CHAPIN DIMOND

Exhibiting Artist

Not Even the Bloody Queen Gets KO KO!

Sterling silver, copper, brass, nickel, and wood

3.25 x 3.75 x 0.5 inches

Photographed by artist

500.00
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The title of this piece is one of our family’s favorite stories.  During a Joint Operation Exercise, British Sailors visited a US carrier, at breakfast, the Brits were shocked that hot chocolate was served.  In a British accent, Pap repeats the sailor’s response, “Not even the bloody queen gets KO KO!”  Even to this day, he’ll say these words and we all laugh.

The stories my Pap told me about his years of service in the US Navy inspired “Not Even the Bloody Queen Gets KO KO.” The piece celebrates my Pap, John Henry Thumma Jr.’s, service to our country (1956–1979). It records his career, beginning with Airship Squadron 3 at Lakehurst, NJ, then as flight engineer during Operation Whole Gale in 1960.  His Sub Hunter crew set active Navy blimp flight records including 80 hours on station on a 95.5 hour flight.  He was part of Attack Squadron 35 aboard the USS America, Vietnam Era, and original crew, plank owner, of the USS Nimitz, commissioned on his birthday, 3 May 1975.  He retired twice first as an Aviation Machinist’s Mate Senior Chief.  And then as an Instructor and Division Chief at NAS Oceana, VA after serving  21 years in Civil Service, Department of Defense (1981–2002) training and assisting Navy, Marine Corps and other service personnel in Training and Education.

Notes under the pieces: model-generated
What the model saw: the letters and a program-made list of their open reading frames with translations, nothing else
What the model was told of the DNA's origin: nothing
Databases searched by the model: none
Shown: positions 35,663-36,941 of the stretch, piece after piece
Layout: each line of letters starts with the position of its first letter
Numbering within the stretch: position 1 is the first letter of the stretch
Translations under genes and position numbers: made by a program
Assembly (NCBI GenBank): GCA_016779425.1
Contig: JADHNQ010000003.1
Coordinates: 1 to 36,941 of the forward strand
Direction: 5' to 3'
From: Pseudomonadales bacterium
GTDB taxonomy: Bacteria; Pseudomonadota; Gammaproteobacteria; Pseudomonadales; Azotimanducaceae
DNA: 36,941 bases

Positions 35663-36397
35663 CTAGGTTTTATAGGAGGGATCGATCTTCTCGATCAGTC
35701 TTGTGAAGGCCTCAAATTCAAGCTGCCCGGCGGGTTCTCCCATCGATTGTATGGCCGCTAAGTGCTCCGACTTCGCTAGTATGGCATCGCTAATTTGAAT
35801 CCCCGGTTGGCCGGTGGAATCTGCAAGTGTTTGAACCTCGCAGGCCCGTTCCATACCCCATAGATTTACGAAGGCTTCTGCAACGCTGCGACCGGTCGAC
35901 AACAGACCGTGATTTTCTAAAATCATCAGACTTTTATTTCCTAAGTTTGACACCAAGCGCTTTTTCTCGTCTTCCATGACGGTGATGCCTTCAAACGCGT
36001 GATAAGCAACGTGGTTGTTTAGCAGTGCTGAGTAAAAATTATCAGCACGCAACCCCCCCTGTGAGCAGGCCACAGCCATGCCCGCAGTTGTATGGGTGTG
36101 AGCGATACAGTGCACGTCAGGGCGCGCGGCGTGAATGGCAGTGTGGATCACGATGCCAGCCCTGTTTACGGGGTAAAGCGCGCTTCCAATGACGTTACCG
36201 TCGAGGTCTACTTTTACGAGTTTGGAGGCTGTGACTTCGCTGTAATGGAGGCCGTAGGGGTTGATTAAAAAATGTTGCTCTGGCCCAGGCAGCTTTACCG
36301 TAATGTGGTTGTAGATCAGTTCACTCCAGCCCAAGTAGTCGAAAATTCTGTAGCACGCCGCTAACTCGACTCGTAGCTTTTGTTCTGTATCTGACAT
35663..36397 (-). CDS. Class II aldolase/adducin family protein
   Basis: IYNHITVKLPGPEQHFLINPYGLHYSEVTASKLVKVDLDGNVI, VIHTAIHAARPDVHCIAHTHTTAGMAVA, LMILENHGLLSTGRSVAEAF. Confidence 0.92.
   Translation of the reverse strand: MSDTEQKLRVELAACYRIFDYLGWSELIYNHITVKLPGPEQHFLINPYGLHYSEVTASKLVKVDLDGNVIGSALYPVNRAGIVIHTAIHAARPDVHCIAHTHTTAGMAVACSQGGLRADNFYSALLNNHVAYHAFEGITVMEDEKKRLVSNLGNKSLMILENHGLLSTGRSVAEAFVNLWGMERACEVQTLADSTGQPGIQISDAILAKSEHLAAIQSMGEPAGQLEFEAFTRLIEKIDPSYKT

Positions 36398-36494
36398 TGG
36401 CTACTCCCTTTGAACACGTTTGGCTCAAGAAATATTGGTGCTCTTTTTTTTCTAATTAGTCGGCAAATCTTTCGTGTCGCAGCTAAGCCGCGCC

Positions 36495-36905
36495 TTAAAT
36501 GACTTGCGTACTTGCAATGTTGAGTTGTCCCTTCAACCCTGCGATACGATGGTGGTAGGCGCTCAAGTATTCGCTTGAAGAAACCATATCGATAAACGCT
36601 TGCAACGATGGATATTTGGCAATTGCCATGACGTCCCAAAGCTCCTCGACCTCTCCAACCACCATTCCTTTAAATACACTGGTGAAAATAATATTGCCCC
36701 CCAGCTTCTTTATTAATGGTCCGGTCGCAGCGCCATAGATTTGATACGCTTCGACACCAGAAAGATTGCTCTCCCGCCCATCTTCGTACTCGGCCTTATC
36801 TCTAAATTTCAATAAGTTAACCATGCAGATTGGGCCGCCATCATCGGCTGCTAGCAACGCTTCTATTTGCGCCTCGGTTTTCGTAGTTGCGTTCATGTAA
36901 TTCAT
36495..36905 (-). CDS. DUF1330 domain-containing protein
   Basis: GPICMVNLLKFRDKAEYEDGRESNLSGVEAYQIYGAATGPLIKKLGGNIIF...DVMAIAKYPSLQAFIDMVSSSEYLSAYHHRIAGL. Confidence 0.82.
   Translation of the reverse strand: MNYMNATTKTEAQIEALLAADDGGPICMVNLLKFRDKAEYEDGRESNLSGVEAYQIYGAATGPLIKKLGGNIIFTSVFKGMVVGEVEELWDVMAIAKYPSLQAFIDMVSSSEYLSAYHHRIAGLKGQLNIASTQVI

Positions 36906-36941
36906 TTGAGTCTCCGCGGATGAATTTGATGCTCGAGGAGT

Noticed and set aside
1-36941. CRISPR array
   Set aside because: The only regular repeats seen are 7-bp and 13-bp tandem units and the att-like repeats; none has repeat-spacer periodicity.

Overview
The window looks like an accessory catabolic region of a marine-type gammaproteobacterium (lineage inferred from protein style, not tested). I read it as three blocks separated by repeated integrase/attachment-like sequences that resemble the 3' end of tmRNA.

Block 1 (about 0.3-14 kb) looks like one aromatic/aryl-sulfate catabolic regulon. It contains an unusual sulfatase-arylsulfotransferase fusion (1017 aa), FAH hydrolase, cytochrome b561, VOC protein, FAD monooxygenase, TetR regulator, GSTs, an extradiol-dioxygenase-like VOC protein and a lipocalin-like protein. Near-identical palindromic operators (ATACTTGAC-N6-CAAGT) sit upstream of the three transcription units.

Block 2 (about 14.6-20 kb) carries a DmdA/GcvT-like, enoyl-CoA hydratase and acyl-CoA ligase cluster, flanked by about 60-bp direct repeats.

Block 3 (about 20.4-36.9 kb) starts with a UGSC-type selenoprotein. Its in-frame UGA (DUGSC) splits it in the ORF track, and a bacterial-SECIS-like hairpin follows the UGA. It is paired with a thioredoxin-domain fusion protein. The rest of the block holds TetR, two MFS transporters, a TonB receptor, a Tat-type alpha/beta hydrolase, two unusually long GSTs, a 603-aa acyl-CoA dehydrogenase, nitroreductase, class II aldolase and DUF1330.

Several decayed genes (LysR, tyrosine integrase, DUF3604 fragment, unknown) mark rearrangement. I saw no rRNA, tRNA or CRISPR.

Each element of the design represents his stories.  The copper back is a panel of a rustic side of a Navy ship.  On the panel is a porthole door that secures him within the safety of a ship, protecting our sailors and our nation.  Open the detailed ship’s porthole door and you see my Pap’s photo captured in wood with his enlistment date. His story begins on the top left of the brooch. A small replica of the ZPG-2 “Seafarer” blimp is held aloft by the stick pin. A chain connects the blimp to the ship tying his career together. Sea life creatures, barnacles, are on the panel of the ship representing the passing of time and the many places he went.  The bar at the bottom is the silhouette of the USS Nimitz aircraft carrier, his last ship.  His final rank insignia, Aviation Machinist’s Mate Senior Chief, is on the right side of the brooch. A chain holds the anchor steady at homeport ending his 23 years of Naval service.  “Not Even the Bloody Queen Gets Ko Ko”represents a collection of his adventures.